3. Deploy check (no db connection)
  4. Add Database and volumes for plugins
  5. Follow the installation creating a new user
  6. Profit

Step 1: Get the WordPress repo

git clone https://github.com/WordPress/WordPress blog
cd blog
git checkout -b production # Create a custom production branch for our modification

Step 2: Setup WordPress to be served ad heroku-php application

You need to create a composer.json. At the moment mine looks like this:

{

"require": {
"php": "~5.6.0",
"ext-mbstring" : "*"
},

"scripts": {
"post-install-cmd": [
"chmod -R 777 wp-content"
]
}
}

I’m not sure about the scripts part, however it works, so I’ve left it in.

Create a Procfile with the following content:

web: vendor/bin/heroku-php-nginx -C nginx_app.conf --verbose

And add to the repo a nginx_app.conf file with:

# Custom nginx configuration #
##############################

# WordPress permalinks
location / {
index index.php index.html;
try_files $uri $uri/ /index.php?$args;

}

# Everything below here is optional, but recommended

# Add trailing slash to */wp-admin requests.
rewrite /wp-admin$ $scheme://$host$uri/ permanent;

# Deny access to any files with a .php extension in the uploads directory
# Works in sub-directory installs and also in multisite network
location ~* /(?:uploads|files)/.*.php$ {
deny all;
}

#upload
client_max_body_size 100M;

#jetpack connection
fastcgi_buffers 8 32k;
fastcgi_buffer_size 64k;
proxy_buffer_size 128k;
proxy_buffers 4 256k;
proxy_busy_buffers_size 256k;

# enable gzip compression
gzip on;
# Minimum file size in bytes (really small files aren’t worth compressing)
gzip_min_length 1000;
# Compression level, 1-9
gzip_comp_level 2;
gzip_buffers 4 32k;
gzip_types text/plain application/javascript text/xml text/css image/svg+xml;
# Insert `Vary: Accept-Encoding` header, as specified in HTTP1.1 protocol
gzip_vary on;
# end gzip configuration

# Set time to expire for headers on assets
location ~* .(js|css|png|jpg|jpeg|gif|ico|svg)$ {
expires 1y;
}

# Sitemap url, for WordPress SEO plugin
#rewrite ^/sitemap_index.xml$ /index.php?sitemap=1 last;
#rewrite ^/([^/]+?)-sitemap([0-9]+)?.xml$ /index.php?sitemap=$1&amp;sitemap_n=$2 last;

Copy the wp-config.php.sample into wp-config.php and make sure you change all the variables into env-variables:

// ** MySQL settings - You can get this info from your web host ** //
/** The name of the database for WordPress */
define('DB_NAME', getenv('DB_NAME'));
/** MySQL database username */
define('DB_USER', getenv('DB_USER'));
/** MySQL database password */
define('DB_PASSWORD',getenv('DB_PASSWORD'));
/** MySQL hostname */
define('DB_HOST', getenv('DB_HOST') . ":" . getenv('DB_PORT'));
/** Database Charset to use in creating database tables. */
define('DB_CHARSET', 'utf8');
/** The Database Collate type. Don't change this if in doubt. */
define('DB_COLLATE', '');

/** Server settings for Jetpack */
$_SERVER['SERVER_PORT'] = 80;

/**#@+
* Authentication Unique Keys and Salts.
*
* Change these to different unique phrases!
* You can generate these using the {@link https://api.wordpress.org/secret-key/1.1/salt/ WordPress.org secret-key service}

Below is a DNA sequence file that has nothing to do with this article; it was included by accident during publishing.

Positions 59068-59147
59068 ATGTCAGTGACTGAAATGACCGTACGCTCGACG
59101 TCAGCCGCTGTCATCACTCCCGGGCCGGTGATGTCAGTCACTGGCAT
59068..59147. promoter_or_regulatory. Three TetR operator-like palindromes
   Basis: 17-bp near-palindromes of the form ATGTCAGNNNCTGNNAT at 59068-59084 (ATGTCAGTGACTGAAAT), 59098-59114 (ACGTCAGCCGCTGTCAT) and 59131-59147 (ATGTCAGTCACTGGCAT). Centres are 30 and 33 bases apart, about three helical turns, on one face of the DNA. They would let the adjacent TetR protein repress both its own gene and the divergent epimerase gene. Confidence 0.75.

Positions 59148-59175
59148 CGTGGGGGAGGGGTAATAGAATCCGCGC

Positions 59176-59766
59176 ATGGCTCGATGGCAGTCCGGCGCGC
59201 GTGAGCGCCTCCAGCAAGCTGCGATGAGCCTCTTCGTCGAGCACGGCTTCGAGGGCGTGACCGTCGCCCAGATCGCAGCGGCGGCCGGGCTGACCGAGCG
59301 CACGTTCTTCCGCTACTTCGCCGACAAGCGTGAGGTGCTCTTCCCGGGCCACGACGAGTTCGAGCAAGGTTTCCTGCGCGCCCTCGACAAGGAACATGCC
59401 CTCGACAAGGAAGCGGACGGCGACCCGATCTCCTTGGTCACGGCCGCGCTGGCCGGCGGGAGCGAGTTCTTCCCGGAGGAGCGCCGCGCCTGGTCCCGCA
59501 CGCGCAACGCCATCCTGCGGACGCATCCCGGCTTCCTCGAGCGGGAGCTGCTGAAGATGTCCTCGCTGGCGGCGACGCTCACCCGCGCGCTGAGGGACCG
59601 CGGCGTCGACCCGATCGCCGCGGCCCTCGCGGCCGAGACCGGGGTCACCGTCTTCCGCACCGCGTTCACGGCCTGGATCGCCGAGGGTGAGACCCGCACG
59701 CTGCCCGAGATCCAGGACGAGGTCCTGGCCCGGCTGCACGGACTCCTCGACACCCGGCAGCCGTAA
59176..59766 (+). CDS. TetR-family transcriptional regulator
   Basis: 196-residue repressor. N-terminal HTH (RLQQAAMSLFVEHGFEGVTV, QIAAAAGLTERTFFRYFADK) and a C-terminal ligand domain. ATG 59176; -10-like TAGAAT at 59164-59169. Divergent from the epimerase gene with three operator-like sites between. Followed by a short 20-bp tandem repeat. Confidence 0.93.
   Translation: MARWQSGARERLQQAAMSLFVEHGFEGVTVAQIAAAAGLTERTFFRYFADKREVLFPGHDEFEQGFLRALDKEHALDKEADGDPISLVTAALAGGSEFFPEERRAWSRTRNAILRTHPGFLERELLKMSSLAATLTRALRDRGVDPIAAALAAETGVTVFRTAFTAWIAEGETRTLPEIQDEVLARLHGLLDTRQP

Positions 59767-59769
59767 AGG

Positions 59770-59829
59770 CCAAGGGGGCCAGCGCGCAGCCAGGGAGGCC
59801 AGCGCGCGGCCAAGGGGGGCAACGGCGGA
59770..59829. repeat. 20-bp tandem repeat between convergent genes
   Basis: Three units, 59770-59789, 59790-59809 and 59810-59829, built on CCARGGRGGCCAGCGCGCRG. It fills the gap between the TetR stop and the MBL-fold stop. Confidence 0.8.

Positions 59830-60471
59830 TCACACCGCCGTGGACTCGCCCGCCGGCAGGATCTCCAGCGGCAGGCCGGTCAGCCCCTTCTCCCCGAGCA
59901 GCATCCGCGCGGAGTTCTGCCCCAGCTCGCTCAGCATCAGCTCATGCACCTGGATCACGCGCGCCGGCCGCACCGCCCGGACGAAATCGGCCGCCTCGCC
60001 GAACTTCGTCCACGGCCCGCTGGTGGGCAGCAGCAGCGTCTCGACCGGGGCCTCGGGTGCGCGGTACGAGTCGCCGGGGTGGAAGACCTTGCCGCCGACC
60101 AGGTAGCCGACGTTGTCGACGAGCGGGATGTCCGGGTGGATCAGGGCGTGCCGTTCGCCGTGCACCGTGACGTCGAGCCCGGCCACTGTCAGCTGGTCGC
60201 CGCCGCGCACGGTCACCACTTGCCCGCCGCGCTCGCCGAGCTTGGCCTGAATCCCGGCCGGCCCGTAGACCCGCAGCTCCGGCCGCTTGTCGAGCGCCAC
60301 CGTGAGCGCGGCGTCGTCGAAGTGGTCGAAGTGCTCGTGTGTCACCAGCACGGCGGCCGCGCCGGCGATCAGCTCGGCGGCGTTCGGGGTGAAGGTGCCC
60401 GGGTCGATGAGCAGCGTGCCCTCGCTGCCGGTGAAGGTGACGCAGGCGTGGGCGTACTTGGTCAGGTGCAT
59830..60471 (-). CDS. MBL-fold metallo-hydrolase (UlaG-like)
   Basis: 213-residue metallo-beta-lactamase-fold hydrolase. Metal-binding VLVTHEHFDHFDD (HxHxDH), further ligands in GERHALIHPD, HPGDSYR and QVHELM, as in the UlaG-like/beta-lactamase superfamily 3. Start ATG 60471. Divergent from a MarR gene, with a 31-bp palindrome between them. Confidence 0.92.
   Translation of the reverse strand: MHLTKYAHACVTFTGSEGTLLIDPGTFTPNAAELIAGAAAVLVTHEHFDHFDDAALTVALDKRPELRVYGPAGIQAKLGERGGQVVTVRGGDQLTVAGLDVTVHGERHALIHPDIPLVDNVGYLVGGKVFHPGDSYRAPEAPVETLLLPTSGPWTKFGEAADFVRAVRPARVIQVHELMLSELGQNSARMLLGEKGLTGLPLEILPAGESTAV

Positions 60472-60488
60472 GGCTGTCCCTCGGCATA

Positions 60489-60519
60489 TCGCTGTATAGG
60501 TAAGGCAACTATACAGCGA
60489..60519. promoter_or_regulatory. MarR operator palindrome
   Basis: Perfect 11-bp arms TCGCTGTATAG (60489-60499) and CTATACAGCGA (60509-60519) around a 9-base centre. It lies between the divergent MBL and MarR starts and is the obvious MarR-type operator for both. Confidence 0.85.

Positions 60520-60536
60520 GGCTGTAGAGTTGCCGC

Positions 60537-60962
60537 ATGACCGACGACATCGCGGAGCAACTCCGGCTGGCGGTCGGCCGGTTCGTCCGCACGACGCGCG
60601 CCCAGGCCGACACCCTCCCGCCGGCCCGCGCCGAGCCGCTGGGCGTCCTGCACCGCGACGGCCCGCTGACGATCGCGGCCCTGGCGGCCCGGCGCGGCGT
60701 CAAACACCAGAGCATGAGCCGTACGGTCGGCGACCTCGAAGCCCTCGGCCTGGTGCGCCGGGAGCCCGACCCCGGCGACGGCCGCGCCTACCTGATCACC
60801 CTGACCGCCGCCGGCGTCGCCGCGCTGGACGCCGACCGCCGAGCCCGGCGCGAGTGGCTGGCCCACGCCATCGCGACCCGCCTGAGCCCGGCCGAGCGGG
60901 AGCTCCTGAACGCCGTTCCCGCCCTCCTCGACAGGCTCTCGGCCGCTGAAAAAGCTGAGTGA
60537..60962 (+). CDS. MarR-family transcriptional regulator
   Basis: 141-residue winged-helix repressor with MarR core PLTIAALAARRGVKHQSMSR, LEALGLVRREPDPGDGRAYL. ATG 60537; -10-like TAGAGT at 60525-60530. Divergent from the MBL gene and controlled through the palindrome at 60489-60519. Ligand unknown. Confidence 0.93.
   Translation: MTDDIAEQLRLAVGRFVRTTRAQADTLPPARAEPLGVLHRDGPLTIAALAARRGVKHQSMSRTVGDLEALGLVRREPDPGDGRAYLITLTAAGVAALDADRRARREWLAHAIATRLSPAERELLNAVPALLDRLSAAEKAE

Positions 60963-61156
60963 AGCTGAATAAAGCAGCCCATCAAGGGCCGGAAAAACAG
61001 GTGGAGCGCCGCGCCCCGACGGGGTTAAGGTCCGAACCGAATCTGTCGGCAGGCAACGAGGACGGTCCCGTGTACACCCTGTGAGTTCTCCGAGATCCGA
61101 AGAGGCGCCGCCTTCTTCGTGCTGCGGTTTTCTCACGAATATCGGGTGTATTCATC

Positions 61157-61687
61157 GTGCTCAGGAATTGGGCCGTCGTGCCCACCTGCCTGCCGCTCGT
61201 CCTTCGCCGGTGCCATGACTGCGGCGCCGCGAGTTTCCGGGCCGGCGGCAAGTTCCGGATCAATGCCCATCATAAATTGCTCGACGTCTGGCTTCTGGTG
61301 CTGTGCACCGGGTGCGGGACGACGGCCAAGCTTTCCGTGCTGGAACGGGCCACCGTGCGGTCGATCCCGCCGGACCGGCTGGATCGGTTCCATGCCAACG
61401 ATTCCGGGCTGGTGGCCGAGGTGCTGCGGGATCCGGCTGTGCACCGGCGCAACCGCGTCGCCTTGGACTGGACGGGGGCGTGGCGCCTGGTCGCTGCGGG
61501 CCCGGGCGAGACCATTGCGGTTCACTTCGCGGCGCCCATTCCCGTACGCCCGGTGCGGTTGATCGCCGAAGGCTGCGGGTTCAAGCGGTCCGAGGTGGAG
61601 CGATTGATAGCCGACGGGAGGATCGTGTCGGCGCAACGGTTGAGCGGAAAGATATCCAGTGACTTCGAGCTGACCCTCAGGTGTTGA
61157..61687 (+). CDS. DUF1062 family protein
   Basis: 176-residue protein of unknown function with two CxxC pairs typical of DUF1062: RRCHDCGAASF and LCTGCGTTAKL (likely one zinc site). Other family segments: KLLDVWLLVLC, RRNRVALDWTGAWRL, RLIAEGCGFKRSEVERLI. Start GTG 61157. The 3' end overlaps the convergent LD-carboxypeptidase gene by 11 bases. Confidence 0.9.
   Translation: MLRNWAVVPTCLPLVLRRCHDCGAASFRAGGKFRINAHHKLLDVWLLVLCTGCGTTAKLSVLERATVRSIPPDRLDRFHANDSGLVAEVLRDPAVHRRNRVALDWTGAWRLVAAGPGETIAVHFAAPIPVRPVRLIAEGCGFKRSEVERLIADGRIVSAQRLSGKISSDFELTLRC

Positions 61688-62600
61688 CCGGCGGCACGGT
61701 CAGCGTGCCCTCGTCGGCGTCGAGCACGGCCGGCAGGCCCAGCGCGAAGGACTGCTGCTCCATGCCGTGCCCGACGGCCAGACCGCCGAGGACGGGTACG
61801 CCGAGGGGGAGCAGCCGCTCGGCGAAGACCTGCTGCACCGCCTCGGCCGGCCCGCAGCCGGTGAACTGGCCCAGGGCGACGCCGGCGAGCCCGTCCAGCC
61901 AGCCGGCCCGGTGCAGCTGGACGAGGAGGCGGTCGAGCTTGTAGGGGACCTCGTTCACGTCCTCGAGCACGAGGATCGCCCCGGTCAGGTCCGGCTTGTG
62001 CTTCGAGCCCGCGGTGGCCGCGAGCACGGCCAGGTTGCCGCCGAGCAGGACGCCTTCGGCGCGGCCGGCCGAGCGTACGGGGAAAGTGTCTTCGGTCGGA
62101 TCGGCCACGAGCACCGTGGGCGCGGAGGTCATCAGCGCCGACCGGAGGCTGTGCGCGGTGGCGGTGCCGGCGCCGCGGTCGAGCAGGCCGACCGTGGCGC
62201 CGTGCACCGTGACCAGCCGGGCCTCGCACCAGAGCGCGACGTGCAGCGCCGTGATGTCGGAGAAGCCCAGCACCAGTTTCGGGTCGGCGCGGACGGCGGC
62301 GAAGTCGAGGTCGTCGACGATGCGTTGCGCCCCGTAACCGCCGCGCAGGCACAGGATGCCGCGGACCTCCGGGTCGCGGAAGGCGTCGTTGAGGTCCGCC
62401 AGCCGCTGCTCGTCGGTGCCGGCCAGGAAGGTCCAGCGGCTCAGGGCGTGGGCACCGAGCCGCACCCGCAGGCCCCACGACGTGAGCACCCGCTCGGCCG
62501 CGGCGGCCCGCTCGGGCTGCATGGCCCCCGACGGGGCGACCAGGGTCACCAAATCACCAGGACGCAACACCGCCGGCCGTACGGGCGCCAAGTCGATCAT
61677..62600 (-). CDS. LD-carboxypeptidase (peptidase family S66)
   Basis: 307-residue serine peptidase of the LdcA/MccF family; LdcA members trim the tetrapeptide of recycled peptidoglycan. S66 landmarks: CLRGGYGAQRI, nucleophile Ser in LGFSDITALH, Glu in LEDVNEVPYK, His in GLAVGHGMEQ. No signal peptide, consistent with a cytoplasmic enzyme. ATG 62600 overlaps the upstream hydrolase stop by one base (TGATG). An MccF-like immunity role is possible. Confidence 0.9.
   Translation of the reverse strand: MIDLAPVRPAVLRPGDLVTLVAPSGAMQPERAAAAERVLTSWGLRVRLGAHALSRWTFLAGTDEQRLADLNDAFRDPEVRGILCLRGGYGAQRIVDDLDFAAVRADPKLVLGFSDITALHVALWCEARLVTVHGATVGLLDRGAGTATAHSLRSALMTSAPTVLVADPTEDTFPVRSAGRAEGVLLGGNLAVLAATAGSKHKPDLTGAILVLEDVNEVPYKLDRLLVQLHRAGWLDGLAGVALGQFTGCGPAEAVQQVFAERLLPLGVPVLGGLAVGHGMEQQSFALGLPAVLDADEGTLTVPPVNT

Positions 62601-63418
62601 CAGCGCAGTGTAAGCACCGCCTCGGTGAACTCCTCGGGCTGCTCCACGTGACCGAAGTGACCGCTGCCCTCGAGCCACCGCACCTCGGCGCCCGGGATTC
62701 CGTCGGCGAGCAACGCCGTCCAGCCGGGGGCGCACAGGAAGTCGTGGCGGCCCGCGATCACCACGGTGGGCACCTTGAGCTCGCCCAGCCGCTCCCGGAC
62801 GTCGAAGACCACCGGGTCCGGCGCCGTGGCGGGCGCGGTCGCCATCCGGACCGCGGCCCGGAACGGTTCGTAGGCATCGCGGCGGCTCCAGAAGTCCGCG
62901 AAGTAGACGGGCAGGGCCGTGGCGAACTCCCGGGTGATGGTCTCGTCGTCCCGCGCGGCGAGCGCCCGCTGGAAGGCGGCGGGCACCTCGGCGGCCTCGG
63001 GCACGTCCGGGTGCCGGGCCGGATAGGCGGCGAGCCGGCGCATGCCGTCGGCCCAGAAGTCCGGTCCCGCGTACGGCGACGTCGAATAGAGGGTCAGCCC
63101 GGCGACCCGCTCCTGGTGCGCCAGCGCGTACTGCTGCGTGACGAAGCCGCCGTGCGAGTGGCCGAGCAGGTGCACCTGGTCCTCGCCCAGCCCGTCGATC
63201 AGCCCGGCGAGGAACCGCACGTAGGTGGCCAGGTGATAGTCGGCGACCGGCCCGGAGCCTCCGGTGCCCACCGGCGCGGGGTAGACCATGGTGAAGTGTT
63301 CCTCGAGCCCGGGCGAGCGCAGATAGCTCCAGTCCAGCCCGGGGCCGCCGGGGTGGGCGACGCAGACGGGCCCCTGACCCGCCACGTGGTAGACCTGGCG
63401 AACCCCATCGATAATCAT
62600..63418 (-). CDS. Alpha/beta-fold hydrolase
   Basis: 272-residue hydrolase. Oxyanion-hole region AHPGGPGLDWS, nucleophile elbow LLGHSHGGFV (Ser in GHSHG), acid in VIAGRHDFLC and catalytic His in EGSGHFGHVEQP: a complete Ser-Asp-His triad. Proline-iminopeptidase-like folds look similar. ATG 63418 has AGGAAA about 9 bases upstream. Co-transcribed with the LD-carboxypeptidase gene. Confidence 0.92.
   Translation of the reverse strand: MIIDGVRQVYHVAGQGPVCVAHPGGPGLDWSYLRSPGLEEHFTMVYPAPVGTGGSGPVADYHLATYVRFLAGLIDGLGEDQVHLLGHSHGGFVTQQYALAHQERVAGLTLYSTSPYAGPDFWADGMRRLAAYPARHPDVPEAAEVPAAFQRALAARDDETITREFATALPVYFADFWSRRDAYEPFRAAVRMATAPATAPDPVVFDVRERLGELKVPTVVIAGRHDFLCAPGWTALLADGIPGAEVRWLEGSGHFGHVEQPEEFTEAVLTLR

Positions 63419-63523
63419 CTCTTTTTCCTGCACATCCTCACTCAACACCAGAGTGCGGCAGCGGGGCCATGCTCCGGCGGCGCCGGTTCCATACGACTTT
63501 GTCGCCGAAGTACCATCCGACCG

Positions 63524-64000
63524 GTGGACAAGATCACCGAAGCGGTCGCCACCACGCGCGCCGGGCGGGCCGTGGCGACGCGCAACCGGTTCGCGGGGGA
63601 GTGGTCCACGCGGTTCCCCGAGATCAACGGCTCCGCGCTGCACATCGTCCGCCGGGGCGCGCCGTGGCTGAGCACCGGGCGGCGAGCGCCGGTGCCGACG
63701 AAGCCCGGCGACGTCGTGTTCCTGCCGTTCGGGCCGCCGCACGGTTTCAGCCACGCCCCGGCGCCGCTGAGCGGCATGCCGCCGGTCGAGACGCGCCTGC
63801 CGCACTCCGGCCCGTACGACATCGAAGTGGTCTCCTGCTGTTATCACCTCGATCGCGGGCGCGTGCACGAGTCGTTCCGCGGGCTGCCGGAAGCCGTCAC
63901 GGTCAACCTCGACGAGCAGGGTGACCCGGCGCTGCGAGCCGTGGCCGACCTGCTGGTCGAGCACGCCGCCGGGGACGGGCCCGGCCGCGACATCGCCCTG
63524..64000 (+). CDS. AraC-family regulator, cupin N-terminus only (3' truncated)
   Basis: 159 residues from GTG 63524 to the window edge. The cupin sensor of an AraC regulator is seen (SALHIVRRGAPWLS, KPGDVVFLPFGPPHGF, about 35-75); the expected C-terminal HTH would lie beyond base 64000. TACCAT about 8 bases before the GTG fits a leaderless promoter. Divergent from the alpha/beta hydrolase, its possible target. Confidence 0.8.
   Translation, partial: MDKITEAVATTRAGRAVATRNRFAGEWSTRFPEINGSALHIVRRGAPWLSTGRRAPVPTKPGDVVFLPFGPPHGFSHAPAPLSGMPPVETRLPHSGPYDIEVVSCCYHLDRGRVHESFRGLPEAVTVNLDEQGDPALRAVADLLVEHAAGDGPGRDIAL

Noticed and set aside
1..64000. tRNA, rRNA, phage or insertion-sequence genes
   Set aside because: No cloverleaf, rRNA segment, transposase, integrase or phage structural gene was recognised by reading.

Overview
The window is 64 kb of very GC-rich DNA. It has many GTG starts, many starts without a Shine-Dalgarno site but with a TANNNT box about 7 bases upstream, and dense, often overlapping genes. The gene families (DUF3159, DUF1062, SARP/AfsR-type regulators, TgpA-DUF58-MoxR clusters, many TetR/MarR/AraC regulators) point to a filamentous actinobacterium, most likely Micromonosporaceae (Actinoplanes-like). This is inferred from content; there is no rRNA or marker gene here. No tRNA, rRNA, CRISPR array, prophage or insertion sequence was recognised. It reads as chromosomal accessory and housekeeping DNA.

* You can change these at any point in time to invalidate all existing cookies. This will force all users to have to log in again.
*
* @since 2.6.0
*/
define('AUTH_KEY', getenv('AUTH_KEY'));
define('SECURE_AUTH_KEY', getenv('SECURE_AUTH_KEY'));
define('LOGGED_IN_KEY', getenv('LOGGED_IN_KEY'));
define('NONCE_KEY', getenv('NONCE_KEY'));
define('AUTH_SALT', getenv('AUTH_SALT'));
define('SECURE_AUTH_SALT', getenv('SECURE_AUTH_SALT'));
define('LOGGED_IN_SALT', getenv('LOGGED_IN_SALT'));
define('NONCE_SALT', getenv('NONCE_SALT'));

Commit everything.

Let’s create the application on the server:

git remote add dokku dokku@:blog

and deploy it:

git dokku@ push production:master

This will create the application and do the first commit. If you have a domain pointing to the server where you have installed dokku, you can change you server ip with your domain ip.

If all is good you supposed to have an “Error establish connection to the database” when you try to reach the url where wordpress has been deployed.

Let’s set the salt for wordpress. Go to this URL and copy the values and set them as environment values (Do this from the server side, ’cause special character are not properly escaped when pushed on version 0.3.17 of dokku) similar to this:

dokku config:set blog AUTH_KEY='io2@kc=yepxhw+YN}Ufcl&gt;|~Fes-`k-wzOH$JP23Wv{ivhzQj#9lco7VTGxnI6|r'
dokku config:set blog SECURE_AUTH_KEY=';=.]GhJdUCjZWo-&amp;cu&gt;9-rc{8Jxk7m0h+WXcK[K7BJ$0#/.@}k~E7AK!n;:b:9+4'
dokku config:set blog LOGGED_IN_KEY='}ZwMhvKCN-.]#(?^Vm&gt;_,Lk!c90kZYzpEf7r+cw^v0nk6.mCV2eNVm]dw9.{5._u'
dokku config:set blog NONCE_KEY='Ei%OgQF)ecp:tIbW+eXx-[f^^JU,2 :)48eCPY/~rlMC=Wzt-j)ue`cJ}K&amp;9b5k0'
dokku config:set blog AUTH_SALT=txKp#s~0xI#|cFfIE)9/A/q WkIQQR;$pv,Z/|eBo..~K_[{a@l~+{I5o6&lt;~k!u'
dokku config:set blog SECURE_AUTH_SALT='V-|j%!_5,gF&lt;2JoY(^&amp;GriNM9400%[rzs
dokku config:set blog NONCE_SALT=':`)%I[j^&amp;~Ysi5bja(B

We will set the database value in the same way, but first we need to create it.

Let’s go to the next step.

Install database and volumes

Docker runs on a temporal file system and therefore all the modification made will go away when the container will be shutdown, which means at the next deployment.